It’s time to swing into Spring, baseball and ball park visits. While you are keeping track of hits, runs and errors, let’s look at the statistics of the typical ballpark food.
Don’t be thrown a curveball when it comes to fueling yourself. Look below to find your own sweet spot when it comes to balancing taste, preference and health.
So let’s start where the song ends “Take me out to the ball game, take me out to the crowd. Buy me some peanuts and Cracker Jacks, I don’t care of I ever come back…” Great iconic song and actually great advice. Peanuts are high on the list of foods to choose when at the game.
Peanuts (1 oz.)
Peanuts have more protein than any other nut—7 grams per serving and peanuts have over 30 essential vitamins and nutrients.
Peanuts are full of unsaturated fats, the good fats for your body and a positive when it comes to heart health. In fact, scientific evidence suggests but does not prove that eating 1.5 ounces per day of most nuts, including peanuts, as part of a diet low in saturated fat and cholesterol may reduce the risk of heart disease.
Antioxidants are found in the skin of peanuts—which, when you buy that great bag and shell your own, you are getting the whole, roasted wonderful peanut-and all the nutrients it has to offer. This is the ultimate unprocessed whole food snack at the field.
Cotton Candy (1 bag, 28g)
Primarily sugar, after eating cotton candy there is a good chance you will soon crash and then crave something else, most likely high in sugar as well.
Cracker Jacks (1/2 cup, 28g)
Fat 2 g fat
Sugars 15 g
Yes, this treat has peanuts, but the popcorn part is covered in syrup and sugar! Still, enforced portion control provides fewer calories, fat and carbohydrates than a small popcorn! When buying a whole bag, the stats get much better if shared.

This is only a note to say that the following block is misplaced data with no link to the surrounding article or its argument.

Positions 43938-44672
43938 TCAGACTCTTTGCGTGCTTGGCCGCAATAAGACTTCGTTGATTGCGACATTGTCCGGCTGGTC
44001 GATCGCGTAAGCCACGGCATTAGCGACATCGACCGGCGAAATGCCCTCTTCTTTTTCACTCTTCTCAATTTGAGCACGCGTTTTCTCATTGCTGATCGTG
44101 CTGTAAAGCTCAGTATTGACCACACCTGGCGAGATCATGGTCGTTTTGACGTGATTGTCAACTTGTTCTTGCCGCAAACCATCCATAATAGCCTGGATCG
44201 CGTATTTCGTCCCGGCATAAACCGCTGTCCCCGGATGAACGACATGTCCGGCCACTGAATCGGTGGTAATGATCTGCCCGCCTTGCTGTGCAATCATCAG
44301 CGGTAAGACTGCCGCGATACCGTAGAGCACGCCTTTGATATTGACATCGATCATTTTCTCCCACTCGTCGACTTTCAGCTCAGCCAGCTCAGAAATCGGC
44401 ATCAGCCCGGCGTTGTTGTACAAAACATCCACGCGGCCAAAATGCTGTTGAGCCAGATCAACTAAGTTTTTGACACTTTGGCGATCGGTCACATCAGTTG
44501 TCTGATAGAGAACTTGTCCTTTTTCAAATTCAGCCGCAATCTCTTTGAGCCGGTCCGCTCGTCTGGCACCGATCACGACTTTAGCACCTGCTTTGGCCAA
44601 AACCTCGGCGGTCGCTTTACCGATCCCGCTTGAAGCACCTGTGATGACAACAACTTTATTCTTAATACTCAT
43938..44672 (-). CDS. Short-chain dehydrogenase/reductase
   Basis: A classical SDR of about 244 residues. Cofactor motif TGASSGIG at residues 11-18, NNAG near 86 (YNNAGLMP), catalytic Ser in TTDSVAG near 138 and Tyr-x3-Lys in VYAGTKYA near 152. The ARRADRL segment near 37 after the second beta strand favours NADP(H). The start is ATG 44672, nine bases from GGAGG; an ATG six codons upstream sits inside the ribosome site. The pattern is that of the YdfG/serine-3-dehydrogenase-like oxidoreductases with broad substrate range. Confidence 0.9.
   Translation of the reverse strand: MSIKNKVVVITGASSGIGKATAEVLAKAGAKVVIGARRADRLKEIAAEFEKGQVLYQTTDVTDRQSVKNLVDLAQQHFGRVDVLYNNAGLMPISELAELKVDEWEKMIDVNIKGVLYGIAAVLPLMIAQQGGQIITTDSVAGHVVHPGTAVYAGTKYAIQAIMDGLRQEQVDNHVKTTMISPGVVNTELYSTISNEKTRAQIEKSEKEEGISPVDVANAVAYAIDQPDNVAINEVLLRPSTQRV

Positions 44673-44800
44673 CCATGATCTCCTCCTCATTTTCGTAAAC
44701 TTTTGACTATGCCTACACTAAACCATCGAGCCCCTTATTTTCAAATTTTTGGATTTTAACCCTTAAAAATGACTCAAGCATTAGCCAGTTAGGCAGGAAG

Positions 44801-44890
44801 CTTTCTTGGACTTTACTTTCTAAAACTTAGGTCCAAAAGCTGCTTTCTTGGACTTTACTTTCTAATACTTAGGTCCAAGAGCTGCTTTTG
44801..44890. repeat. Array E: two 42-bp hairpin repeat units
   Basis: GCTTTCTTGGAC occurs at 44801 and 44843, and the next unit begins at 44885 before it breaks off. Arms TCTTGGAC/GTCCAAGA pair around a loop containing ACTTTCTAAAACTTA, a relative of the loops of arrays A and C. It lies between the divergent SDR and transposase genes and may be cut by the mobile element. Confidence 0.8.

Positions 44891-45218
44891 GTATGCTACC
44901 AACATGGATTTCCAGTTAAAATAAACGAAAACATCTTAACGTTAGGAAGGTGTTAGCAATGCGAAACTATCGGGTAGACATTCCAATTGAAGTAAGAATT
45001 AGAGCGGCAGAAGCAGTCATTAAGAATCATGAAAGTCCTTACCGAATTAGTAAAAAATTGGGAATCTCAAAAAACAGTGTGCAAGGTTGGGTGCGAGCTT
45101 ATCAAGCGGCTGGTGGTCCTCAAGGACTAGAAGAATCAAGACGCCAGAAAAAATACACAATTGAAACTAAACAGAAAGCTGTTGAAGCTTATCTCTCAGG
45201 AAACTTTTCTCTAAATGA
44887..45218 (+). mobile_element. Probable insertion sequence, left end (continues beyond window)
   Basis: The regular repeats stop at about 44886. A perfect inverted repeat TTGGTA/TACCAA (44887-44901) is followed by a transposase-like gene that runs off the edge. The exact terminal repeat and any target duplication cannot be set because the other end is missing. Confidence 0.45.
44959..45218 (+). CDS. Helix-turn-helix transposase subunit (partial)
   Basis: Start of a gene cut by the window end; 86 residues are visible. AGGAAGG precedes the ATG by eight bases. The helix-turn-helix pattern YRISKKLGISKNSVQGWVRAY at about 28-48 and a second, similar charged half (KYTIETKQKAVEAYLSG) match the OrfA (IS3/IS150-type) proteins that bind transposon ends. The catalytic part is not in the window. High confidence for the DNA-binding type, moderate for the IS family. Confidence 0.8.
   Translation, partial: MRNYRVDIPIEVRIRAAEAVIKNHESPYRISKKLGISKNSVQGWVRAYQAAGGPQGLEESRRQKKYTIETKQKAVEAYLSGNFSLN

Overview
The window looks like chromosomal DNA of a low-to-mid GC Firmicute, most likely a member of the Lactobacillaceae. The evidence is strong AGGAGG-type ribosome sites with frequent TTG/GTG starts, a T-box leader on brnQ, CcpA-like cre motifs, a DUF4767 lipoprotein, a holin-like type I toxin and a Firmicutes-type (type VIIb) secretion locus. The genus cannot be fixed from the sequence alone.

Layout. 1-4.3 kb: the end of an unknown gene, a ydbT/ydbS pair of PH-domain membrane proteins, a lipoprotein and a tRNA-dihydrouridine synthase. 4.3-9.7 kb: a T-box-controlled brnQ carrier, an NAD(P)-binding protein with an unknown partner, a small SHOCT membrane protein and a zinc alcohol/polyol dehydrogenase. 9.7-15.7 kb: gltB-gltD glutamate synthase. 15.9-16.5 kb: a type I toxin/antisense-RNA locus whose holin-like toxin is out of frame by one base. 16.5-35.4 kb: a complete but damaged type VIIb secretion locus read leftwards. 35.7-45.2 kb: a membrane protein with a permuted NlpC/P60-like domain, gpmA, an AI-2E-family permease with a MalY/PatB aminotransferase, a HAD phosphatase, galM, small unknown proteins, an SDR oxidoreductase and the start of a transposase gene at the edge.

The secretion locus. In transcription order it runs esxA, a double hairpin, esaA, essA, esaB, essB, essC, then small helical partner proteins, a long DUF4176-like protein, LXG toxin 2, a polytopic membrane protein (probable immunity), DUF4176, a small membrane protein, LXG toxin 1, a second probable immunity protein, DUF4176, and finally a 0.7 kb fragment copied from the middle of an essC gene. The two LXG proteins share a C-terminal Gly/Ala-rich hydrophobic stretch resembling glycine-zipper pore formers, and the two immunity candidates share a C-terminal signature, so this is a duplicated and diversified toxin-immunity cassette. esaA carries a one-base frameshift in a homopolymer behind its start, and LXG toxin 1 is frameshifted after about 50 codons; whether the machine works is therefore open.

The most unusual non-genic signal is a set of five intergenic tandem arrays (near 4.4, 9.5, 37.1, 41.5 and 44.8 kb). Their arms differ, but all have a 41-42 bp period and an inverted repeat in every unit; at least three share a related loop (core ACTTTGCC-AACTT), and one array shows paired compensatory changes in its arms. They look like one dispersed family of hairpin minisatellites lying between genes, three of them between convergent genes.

Buttered Popcorn (1/2 size small, 4.5 cups)
Air-popped popcorn is a nutritious whole-grain snack. But things can get out of control fast when lots of oil, butter and salt are added.
At Yankee Stadium a jumbo popcorn has 1,484 calories—70 percent of most people’s 2,000-calorie daily needs. Stadium popped popcorn is high in fat and carbohydrates and just one serving (1/2 a small size) gives you 10 percent of your daily value of sodium.
Peanuts and baseball have a long history together and it’s easy to see why. In addition to the delicious smell of roasting peanuts in the air, peanuts have the combination of good fats, fiber and protein to keep you satisfied through the 7th inning stretch.
Article written by Heidi Skolnik, M.S., C.D.N., FACSM. Considered a thought leader in nutrition, Heidi has influenced millions through her media work, writing and thriving consulting business, Nutrition Conditioning. She has worked with the professional basketball, football and baseball teams in New York, as well as NHL, MLS, WNBA, Olympic competitors, professional cyclists, marathoners, and collegiate athletes.